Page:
*below*the line*above*the line### Try it!

## Your turn!

## Things to remember

When a system of linear equations is graphed, the solution appears where the lines intersect.

When we have linear inequalities in slope-intercept form:

- If
is greater than$y$ , shade above the line.$mx+b$ - If
is less than$y$ , shade below the line.$mx+b$

In slope-intercept form, inequalities with...

- Greater than (
) or less than ($>$ ) signs do$<$ *not*include points on the line in the solution set. We use a**dashed line**to show that the points on the line are not included. - Greater than or equal to (
) or less than or equal to ($\ge $ ) signs do include points on the line in the solution set. We use a$\le $ **solid line**to show that points on the line are included.

## Want to join the conversation?

- is it just me or is this lesson hard to understand than the others(163 votes)
- to be honest with you......i am confused(60 votes)

- hey, they make a mistake on the last question.4 times -1 suppose equal to -4, not 4(40 votes)
- There is, in fact, a typo in the second line, but I'm pretty sure that doesn't lead to a mistake, as you're claiming (and I believe that the typo added extra confusion in your mind). They should either have just flipped the inequality sign and multiplied one side by (-1) or have left the flipping of the inequality from "greater than or equal to" to "less than or equal to" to be done in the following line. However, they have omitted the multiplication of negative one on the right-hand side from line three.(9 votes)

- why i can't understand this lesson , i have watched the videos 3 times(40 votes)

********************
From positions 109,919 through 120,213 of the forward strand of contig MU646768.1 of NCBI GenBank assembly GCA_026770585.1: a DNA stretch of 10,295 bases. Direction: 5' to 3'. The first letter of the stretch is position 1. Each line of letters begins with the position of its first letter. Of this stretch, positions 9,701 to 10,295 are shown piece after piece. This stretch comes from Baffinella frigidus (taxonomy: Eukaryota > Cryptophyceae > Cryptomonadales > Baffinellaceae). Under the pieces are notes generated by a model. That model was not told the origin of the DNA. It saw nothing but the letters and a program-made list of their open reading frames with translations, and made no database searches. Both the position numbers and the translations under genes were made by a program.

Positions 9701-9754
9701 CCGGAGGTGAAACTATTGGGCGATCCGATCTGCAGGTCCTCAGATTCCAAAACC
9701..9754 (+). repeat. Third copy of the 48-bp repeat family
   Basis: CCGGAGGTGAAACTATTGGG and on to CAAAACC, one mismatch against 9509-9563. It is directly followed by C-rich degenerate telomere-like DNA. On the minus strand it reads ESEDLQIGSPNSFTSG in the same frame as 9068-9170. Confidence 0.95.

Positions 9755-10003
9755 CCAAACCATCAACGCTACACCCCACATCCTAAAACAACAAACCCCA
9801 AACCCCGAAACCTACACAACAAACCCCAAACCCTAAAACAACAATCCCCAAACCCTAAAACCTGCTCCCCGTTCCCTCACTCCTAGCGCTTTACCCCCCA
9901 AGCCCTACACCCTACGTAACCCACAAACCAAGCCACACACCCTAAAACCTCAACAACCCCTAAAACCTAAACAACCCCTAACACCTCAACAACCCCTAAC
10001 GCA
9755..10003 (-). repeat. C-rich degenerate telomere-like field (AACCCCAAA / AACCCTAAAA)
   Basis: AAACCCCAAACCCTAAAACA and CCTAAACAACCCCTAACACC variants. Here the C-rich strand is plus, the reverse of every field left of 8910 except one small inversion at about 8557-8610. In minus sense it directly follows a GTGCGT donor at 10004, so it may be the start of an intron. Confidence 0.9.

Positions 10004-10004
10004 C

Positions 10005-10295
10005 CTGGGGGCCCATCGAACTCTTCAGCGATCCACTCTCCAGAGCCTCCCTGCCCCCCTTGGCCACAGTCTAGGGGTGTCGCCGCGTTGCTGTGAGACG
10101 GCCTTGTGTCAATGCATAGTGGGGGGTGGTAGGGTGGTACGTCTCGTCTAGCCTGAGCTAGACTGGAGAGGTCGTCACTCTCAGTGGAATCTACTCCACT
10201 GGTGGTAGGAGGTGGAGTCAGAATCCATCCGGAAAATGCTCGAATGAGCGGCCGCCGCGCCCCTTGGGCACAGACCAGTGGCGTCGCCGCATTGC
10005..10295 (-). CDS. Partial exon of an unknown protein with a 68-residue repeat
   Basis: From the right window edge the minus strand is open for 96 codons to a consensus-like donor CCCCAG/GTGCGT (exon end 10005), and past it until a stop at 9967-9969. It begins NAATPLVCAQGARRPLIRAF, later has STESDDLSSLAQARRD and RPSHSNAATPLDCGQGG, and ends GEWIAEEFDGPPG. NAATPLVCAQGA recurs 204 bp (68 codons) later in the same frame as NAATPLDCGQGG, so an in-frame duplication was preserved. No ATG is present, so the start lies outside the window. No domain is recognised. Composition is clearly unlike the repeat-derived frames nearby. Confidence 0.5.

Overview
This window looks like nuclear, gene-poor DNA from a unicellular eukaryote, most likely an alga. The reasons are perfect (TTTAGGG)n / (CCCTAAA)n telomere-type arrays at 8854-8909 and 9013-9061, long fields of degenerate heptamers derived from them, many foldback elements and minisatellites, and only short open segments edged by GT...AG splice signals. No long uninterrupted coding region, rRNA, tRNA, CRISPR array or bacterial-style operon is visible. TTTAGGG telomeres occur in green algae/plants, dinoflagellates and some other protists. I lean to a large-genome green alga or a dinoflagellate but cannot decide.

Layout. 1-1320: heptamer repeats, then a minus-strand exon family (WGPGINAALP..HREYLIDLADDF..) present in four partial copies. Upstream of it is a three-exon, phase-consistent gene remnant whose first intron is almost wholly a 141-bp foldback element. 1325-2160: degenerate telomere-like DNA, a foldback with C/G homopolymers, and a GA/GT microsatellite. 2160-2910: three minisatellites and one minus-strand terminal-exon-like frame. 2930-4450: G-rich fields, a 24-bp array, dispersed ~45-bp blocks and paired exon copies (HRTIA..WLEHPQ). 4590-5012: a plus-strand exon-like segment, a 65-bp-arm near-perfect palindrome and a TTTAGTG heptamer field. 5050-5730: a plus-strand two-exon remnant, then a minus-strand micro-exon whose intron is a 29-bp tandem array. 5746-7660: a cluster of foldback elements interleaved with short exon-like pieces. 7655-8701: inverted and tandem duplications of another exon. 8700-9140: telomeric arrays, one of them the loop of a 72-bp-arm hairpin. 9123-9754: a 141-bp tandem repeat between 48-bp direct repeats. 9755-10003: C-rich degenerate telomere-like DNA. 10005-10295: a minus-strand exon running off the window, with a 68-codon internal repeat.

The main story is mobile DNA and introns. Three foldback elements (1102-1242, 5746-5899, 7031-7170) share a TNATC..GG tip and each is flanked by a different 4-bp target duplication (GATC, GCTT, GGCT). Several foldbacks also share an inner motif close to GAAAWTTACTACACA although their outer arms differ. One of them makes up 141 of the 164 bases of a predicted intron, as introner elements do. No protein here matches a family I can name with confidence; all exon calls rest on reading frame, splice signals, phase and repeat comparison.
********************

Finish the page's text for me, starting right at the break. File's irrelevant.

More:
- Tip: if you're solving for y in an inequality and move it to the other side, make sure to pay attention that the inequality sign has "switched" for the shaded region.(33 votes)
- The second line has a slope of 6 and passes through the point (−1, −9). This means the line also passes through the point (-1 + 1, -9 + 6), or (0, - 3). Its equation is y = 6x - 3

Please someone explain this to me. Why does a line that has a slope of 6 and passes through (−1, −9) also pass through point 1 and 6?(16 votes)- We're given a slope and a point on the line (-1,-9)

Now, we are aware that our slope is ∆y/∆x. That means, our slope is 6/1 which shows that for every 1 we move in x, we move up 6 in y. That also means if we change x by 1,we change y by 6.

Hence, (-1+1,-9+6)

The original points were (-1,-9)

We want to change x by 1 and y by 6 to get our y-intercept. (x+1,y+6)

I hope this helps(23 votes)

- I am struggling with most of these questions, I am not really good when it comes to graphs. Any suggestions pls(14 votes)
- practice is the only way(9 votes)

- mistake in the last practice, x−y≥4, after isolating y in will be y=<x-4(12 votes)
- I couldn't understand the practice: intersection of two lines(8 votes)
- dear,after drawing the two lines on the graph just look for where they two hit together that's the intersects of the lines.(8 votes)

- If x-y<z, then is y<x-z or y>x-z correct? Thank you!(4 votes)
- Whenever we work with inequalities and multiply/divide by a negative number, we have to flip the inequality sign:

x - y < z

-y < z - x

y > -z + x

y > x - z

As for why, this is a little bit of a logic step. If we multiply/divide both sides by a negative, the thing that was larger before is still larger in magnitude, but because of the negative that means that its value is actually smaller. This means we need to reverse our inequality sign.(13 votes)